Olympic chiefs' decision not to ban Russia from Rio Games is blasted
The International Olympic Committee's refusal to ban Russia from the Rio Games was widely condemned yesterday.
Despite calls for Russia to be thrown out of the Games for running a state-directed doping programme, the IOC's executive board opted against a blanket ban and asked each sport to vet proposed Russian competitors individually.
Under-fire IOC President Thomas Bach announced the result of his board's emergency meeting in a hastily-arranged teleconference. It was swiftly criticised by United States Anti-Doping Agency (USADA) chief executive Travis Tygart, who said the IOC had missed a chance to assert its leadership and left behind "a confusing mess".
Canadian Dick Pound, the former President of the World Anti-Doping Agency (WADA), said on that the IOC had a "huge opportunity to make a statement" which had been "squandered".
The United Kingdom's sports minister Tracey Crouch said that "the scale of the evidence in the McLaren report arguably pointed to the need for stronger sanctions rather than leaving it to the international federations at this late stage".
Athletics, the Olympics' largest sport, has already vetted Russian competitors, with only one US-based Russian now likely to take part in Rio's track and field programme.
But Tygart, who led the investigation that brought down disgraced cyclist Lance Armstrong, believes the IOC should be taking responsibility for clean sport.
"Disappointingly, in response to the most important moment for clean athletes and the integrity of the Olympic Games, the IOC has refused to take decisive leadership," said Tygart.
"The decision regarding Russian participation and the confusing mess left in its wake is a significant blow to the rights of clean athletes."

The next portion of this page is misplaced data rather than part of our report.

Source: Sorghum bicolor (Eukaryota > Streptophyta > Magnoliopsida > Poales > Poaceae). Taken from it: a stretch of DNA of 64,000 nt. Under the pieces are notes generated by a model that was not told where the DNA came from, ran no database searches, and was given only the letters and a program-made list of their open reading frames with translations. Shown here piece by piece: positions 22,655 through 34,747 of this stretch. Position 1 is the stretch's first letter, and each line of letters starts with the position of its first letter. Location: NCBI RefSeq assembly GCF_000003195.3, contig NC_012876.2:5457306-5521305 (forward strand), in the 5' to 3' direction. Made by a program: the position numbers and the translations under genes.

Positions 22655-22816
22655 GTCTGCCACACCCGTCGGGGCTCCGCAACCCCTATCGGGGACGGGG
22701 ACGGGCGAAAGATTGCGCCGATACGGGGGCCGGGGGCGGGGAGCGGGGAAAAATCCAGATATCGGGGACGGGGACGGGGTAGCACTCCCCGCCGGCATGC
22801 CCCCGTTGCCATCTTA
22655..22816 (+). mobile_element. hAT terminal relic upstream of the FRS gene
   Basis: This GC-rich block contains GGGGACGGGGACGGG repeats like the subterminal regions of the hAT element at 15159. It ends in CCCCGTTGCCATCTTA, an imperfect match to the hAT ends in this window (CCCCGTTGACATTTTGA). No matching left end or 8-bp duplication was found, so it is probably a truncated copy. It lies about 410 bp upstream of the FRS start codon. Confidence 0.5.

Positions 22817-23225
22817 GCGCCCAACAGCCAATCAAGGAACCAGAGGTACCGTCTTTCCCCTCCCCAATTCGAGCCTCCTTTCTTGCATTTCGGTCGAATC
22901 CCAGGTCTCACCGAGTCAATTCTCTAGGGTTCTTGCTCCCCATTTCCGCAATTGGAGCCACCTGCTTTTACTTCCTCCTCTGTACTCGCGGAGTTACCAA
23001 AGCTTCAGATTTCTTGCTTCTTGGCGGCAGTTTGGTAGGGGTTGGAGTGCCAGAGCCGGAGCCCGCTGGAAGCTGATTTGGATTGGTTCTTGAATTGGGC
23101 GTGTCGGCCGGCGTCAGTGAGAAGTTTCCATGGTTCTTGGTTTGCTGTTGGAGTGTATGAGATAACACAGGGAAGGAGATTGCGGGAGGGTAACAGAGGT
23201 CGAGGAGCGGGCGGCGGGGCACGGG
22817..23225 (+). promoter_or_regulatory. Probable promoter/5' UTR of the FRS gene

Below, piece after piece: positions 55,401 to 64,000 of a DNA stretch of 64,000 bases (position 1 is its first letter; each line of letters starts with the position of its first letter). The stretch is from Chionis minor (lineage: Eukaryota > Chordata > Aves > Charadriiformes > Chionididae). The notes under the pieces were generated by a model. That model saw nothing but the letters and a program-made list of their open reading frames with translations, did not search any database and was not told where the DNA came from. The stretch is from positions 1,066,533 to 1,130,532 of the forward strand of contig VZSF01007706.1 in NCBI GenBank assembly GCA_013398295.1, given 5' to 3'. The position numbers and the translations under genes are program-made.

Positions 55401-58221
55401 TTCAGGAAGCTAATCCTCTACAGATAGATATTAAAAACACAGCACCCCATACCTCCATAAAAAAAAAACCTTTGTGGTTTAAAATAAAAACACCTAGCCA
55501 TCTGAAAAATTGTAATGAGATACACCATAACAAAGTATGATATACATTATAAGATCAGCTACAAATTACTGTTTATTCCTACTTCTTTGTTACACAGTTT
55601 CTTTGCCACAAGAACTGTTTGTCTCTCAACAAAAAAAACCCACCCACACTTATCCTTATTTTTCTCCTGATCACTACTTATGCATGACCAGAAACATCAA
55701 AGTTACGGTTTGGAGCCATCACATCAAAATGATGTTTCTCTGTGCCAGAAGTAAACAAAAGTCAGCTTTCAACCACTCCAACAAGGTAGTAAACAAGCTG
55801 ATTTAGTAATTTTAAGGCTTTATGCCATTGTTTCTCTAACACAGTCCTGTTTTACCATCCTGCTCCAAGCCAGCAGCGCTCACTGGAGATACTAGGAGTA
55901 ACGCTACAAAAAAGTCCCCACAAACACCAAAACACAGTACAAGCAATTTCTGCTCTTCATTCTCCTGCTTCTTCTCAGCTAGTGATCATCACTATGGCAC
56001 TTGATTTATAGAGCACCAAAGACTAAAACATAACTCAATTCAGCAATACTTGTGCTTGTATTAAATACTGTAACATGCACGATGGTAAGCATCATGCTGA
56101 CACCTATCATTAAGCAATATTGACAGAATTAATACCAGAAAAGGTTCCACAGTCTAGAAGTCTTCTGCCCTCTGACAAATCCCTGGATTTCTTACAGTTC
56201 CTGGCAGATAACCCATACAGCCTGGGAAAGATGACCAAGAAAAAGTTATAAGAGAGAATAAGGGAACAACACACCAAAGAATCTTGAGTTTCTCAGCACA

With Rio's opening ceremony less than two weeks away, the IOC's decision means each sport will have to make an "individual analysis" of every Russian competitor, which will then be subject to approval by an "independent arbitrator" from the Court of Arbitration for Sport (CAS).
The International Tennis Federation has already said the players nominated for Rio by the Russian Olympic Committee have been subject to a total of 205 blood and urine tests since 2014, and will be allowed to play.
Cycling's world governing body may follow suit.
In defence of his board's decision, Bach said: "We have reversed the presumption of innocence for Russian athletes, making them assume collective responsibility.
"But natural justice requires that individuals have the chance to rebut this reversal."
But Bach, a trained lawyer, has perhaps created more uncertainty with the decision to block Russia from proposing any athlete who has served a ban before.
One athlete who may consider fighting the 'double punishment' is 800m runner Yuliya Stepanova, one of only two Russians to be cleared to compete by the IAAF who finds herself banned again by the IOC.
Stepanova and her anti-doping expert husband, who were forced to flee Russia and live in the US, were the first two whistle-blowers about the cheating, but she has served a two-year doping ban.
Tygart said: "The decision to refuse her entry will deter whistle-blowers coming forward."
For Russia, the IOC's compromise was probably the best they could have hoped for.
"The IOC showed a balanced approach," Russian sports minister Vitaly Mutko said. "An objective decision has been made - it's a just and fair decision and we hope every federation will take the same kind of decision."